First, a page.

For about 20 minutes to an hour every other day, about 100 Dayton police officers connect wet-clip electrodes from cell-phone-sized devices to their ear lobes, sending a gentle electrical signal through their brains.
The hoped-for results: Less stress, better sleep — and a better life.
For almost a month, Dayton police officers have been part of a study examining the use of the devices meant to ease stress among first-responders, a Texas company announced with the city.
About 100 officers are halfway through the six-week study. Each officer uses an “Alpha-Stim device,” usually at home.
The maker of Alpha-Stim — Electromedical Products International (EPI), based in Mineral Wells, Texas — says they use “cranial electrotherapy stimulation and microcurrent electrical therapy to deliver the only patented waveform on the market which is clinically proven to work in 9 out of 10 people who use it, even when other therapies failed.”
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Kathy Platoni, a retired U.S. Army colonel who works as a clinical psychologist for the Dayton police department and other regional departments, said she has used Alpha-Stim in her private practice for 28 years.
She and Tracey Kirsch, EPI president, brought the device to Dayton Police Chief Richard Biehl’s attention.
“It has been tremendously helpful across the board,” Platoni said. She called it the “gold standard” for the treatment of PTSD — post traumatic stress disorder -- as an adjunct to traditional therapies.
“And I don’t get paid to say that,” she added.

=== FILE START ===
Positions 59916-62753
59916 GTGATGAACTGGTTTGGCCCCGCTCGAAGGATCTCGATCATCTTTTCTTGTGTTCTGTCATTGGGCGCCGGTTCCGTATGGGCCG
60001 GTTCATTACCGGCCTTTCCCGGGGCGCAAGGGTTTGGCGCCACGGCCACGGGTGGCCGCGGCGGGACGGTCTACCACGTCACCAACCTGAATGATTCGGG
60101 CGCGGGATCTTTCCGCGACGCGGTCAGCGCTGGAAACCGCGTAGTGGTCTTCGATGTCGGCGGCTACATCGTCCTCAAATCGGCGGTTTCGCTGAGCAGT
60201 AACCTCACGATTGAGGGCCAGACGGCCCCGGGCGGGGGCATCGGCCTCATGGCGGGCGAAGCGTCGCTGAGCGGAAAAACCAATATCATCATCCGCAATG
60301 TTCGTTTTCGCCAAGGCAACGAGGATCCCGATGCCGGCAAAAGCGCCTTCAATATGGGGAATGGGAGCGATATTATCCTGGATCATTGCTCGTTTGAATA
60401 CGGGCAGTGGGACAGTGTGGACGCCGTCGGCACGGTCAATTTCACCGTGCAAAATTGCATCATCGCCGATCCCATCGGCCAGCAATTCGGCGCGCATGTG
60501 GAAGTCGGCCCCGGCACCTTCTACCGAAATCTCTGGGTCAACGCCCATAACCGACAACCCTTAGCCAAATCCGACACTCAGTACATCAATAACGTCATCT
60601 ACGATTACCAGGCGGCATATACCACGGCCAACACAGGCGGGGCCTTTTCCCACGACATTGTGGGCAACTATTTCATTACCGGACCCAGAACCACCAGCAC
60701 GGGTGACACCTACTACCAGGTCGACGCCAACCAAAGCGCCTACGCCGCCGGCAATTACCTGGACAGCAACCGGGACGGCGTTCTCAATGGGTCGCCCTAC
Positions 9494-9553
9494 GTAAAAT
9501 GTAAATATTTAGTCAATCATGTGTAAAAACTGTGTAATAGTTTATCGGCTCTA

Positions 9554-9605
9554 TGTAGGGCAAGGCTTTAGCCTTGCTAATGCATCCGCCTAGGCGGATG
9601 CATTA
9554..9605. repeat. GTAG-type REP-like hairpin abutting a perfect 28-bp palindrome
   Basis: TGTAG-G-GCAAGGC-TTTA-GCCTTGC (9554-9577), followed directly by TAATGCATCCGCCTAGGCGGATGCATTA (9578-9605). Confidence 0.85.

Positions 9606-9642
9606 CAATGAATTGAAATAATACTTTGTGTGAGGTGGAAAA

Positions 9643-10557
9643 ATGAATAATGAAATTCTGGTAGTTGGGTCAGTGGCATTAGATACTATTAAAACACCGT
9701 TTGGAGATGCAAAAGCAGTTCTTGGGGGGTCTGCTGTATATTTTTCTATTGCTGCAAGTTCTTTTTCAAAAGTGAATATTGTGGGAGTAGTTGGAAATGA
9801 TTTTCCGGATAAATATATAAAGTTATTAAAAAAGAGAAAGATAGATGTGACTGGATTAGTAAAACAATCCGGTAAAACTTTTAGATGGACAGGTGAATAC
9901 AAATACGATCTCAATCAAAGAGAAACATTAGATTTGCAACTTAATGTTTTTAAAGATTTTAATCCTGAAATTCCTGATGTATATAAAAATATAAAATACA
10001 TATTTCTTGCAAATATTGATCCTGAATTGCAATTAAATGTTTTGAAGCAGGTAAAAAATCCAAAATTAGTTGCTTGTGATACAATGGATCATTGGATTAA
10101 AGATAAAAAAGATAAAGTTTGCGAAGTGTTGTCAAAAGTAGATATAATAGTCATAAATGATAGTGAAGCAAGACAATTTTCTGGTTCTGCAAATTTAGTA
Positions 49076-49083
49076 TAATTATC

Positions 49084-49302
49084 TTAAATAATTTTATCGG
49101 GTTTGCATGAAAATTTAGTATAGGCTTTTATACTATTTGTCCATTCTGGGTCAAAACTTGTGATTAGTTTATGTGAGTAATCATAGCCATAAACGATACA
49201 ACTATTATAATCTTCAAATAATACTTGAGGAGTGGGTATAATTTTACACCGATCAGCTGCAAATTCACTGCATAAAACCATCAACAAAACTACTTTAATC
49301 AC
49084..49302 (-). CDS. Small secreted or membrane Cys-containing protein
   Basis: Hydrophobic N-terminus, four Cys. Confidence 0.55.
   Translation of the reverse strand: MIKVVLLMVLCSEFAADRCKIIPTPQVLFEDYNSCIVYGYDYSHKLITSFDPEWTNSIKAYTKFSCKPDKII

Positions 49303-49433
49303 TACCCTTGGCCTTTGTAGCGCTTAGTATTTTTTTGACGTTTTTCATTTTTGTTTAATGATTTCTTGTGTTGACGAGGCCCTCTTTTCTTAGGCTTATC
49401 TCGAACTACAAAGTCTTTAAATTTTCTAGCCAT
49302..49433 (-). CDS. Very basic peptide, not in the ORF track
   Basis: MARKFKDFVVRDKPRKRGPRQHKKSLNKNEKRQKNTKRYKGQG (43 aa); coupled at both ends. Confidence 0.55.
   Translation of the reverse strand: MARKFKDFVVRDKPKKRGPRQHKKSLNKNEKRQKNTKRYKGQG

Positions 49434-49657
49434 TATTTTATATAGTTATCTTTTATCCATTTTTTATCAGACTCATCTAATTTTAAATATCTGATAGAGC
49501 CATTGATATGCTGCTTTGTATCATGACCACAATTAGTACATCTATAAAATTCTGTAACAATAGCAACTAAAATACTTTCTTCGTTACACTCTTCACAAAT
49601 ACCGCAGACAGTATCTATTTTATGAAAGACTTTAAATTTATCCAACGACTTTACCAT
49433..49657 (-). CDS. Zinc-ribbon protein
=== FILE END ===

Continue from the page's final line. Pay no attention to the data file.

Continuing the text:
The 37-year-old company conducted a similar six-week study with a smaller police department in Texas. Kirsch called those results “encouraging.”
“It’s always reassuring to see good results coming from the people who use it,” Kirsch said Tuesday. “The people who really need it are first-responders.”
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Asked how it works, Kirsch said the AA-battery-powered devices and their signals are electrical — like our brains.
“Your brain is electrical,” she said. “We believe it’s the physics in the body that’s controlling the chemistry.”
She said electrical signals “normalize” brain function, harnessing electricity to help calm the brain.
“We’re sending a signal,” she said. “It’s the wave form in an electrical stiumlator. It’s like an ingredient in a drug. That’s what makes it effective.”
The result for most people, according to EPI: Stress reduction, an easing of insomnia and depression, with some pain control applications to boot.
“When you start normalizing the system, your body returns to normal, and you get improvement,” Kirsch said.
Volunteers report on their mood and sleep, the company said.
Only available by prescription, the Alpha-Stim device is “a non-invasive, (Federal Drug Administration-) cleared prescription medical device that delivers safe and effective non-drug relief of anxiety, insomnia and depression,” the company said.
Officers participating in the study get to keep the $800 device at no cost, EPI said.
The company points to a national study found that found “four out of eight officers involved in on-the-job accidents and injuries were impaired because of fatigue.”
A new Android app will be tested by the participants in the Dayton study, EPI also said.
After the study, EPI principals intend to write up the results and “try to spread the word among other police departments,” Kirsch said.